Stephen confessed to living “at the bottom of the bottle” during his military tour at Fort Carson in the mid-to late-1970s. He talked frankly about using drugs, burglarizing storage units, and robbing a convenience store. He also implicated another former soldier, Robert M. Varner, then 37, and the duo’s one-time sergeant, Charles Albert Valenzuela, then 45. According to an affidavit summarizing Stephen’s 1994 confession, the trio had planned to rob the Weston Electric Company, a famous disco at 2500 Weston Road.
Stephen and his cohorts staked out the disco for several days, noting down the comings and goings, the schedule of a nearby train that might block their getaway, and observed where police usually parked patrol cars when responding to disturbances in the club. They noted the police usually parked near the dumpster. One of the investigators explained, “The bombs were placed where they were part of the robbery scheme. The intent was to kill any police officers or victims of the robbery that attempted to capture or apprehend the robbers.”
Stephen Cassity and Robert Varner Are Out of Jail Today
According to Stephen and Robert, Charles manufactured the bombs, each paced with around one-and-a-half pounds of TNT and electrical blasting caps taped to a grenade-type fusing system. The cans were also stuffed with nuts, bolts, and metal pieces to act as shrapnel upon explosion. The would-be robbers allegedly built two bombs in a self-storage stall along B Street and planted them under the trash bin just before Christmas 1976. Though the trio never committed the robbery due to getting cold feet, they never bothered to pick up the two bombs until Daniel Corbett and his brother came across them.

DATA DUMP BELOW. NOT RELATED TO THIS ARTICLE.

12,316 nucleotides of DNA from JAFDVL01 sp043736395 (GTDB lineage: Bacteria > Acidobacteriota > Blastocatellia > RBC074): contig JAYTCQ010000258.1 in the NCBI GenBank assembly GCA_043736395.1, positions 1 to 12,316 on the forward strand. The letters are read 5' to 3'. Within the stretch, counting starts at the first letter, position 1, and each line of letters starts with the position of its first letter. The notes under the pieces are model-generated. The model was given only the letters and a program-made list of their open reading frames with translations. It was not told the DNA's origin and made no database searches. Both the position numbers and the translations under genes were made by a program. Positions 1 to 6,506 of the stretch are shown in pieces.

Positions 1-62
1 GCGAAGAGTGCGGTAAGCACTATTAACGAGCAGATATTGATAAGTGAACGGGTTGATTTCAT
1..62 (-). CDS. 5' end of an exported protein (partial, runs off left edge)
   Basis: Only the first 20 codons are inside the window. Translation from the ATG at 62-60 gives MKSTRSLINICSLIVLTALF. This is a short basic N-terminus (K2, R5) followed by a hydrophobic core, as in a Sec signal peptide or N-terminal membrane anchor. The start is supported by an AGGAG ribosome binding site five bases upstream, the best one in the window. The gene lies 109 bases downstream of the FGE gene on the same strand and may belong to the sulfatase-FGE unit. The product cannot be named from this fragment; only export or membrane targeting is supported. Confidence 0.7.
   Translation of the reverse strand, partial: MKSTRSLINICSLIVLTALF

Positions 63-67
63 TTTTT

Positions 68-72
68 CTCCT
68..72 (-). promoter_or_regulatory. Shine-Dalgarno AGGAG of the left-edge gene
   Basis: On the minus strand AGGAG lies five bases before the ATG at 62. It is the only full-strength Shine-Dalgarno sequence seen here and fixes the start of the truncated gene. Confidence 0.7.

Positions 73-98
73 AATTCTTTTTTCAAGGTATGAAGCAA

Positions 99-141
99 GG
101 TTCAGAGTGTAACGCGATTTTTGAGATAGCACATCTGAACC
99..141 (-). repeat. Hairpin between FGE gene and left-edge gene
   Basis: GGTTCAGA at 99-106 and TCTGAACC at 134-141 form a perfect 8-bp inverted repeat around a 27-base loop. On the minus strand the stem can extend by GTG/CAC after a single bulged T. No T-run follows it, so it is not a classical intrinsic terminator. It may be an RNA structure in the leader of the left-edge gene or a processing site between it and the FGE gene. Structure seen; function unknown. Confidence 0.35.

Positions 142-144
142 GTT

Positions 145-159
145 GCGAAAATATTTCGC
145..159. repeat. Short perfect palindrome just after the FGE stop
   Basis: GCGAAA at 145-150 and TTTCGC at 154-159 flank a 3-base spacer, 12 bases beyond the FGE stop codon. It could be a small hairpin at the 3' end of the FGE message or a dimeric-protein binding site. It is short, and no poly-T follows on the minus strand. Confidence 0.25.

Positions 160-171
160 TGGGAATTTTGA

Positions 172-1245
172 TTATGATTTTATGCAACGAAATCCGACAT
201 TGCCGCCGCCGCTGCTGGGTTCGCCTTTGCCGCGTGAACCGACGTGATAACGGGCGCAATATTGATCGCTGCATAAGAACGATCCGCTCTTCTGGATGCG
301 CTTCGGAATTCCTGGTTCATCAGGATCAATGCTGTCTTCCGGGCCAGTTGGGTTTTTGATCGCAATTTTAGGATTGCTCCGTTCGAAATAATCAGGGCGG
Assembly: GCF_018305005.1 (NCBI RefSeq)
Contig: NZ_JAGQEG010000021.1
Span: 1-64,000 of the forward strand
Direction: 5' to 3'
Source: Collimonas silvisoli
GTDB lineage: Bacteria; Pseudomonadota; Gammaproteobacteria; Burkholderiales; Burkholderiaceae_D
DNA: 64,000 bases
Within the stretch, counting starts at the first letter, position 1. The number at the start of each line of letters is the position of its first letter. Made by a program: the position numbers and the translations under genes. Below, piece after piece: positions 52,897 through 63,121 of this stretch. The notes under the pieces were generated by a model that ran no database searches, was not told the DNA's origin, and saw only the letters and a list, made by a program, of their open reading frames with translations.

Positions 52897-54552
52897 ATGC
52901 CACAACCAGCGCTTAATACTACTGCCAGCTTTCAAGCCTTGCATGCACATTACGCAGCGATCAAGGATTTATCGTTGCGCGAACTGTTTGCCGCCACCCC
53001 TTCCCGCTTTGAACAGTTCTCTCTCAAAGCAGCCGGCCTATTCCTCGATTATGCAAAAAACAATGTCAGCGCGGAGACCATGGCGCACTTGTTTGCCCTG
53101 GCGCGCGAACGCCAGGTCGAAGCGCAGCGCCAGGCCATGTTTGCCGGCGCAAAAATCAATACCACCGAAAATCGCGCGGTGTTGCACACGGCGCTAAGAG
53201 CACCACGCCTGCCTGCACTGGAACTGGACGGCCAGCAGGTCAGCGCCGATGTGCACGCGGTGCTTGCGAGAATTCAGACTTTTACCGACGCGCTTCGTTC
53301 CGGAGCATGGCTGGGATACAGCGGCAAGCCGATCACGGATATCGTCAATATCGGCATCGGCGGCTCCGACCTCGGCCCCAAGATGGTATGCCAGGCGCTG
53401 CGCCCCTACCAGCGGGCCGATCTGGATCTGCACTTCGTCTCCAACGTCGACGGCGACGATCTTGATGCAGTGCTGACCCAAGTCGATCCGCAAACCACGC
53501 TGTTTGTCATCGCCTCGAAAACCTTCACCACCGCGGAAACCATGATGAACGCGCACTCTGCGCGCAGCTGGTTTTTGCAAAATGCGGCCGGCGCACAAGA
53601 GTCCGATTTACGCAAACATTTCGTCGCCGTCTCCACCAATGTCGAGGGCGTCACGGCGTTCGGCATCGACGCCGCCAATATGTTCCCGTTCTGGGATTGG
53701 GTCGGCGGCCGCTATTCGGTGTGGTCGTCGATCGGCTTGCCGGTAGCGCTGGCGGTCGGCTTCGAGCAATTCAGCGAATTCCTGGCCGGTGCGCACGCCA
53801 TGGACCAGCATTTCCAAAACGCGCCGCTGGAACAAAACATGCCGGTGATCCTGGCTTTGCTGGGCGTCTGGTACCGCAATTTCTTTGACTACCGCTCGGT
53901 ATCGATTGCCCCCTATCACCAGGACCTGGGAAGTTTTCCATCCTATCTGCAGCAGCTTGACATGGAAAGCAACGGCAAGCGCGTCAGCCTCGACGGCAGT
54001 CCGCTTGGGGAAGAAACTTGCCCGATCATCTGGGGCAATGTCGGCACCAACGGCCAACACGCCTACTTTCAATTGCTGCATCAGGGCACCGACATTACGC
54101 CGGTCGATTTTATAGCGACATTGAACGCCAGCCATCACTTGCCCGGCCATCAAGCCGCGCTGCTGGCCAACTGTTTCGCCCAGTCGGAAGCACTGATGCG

The police tracked down Robert after hearing Stephen’s confession, and he confirmed his former colleague’s version of events. In March 1994, Stephen pleaded guilty to criminally negligent homicide and was placed on two years probation. Robert was initially arrested in Georgia on a first-degree murder charge in February 1994 but pleaded guilty to manslaughter and was sentenced to prison for three years. According to their plea bargain, they testified against Charles in his trial. Both have been freed since and live private lives away from the public eye.
Charles Albert Valenzuela Was Acquitted in 1996
According to a federal affidavit in support of a fugitive charge against Charles, the police could not immediately arrest him since he had left Colorado Springs for Germany on September 5, 1978. Military records showed he worked as a weapons consultant in Tabuk, Saudi Arabia. With no extradition treaty between the United States and Saudi Arabia, the police had to wait for Charles’ return to the country. They learned through intel that he was planning to visit relatives in Texas.
The Safe Streets Fugitive Task Force, comprised of local and federal investigators, alerted the Customs Service with instructions to arrest Charles when he set foot on US soil. He was detained on September 28, 1995, after arriving on a Saudi flight at Dulles International Airport near Washington, DC. He was taken into custody on a federal charge of unlawful flight to avoid prosecution. Nevertheless, he was never convicted and was acquitted on May 17, 1996.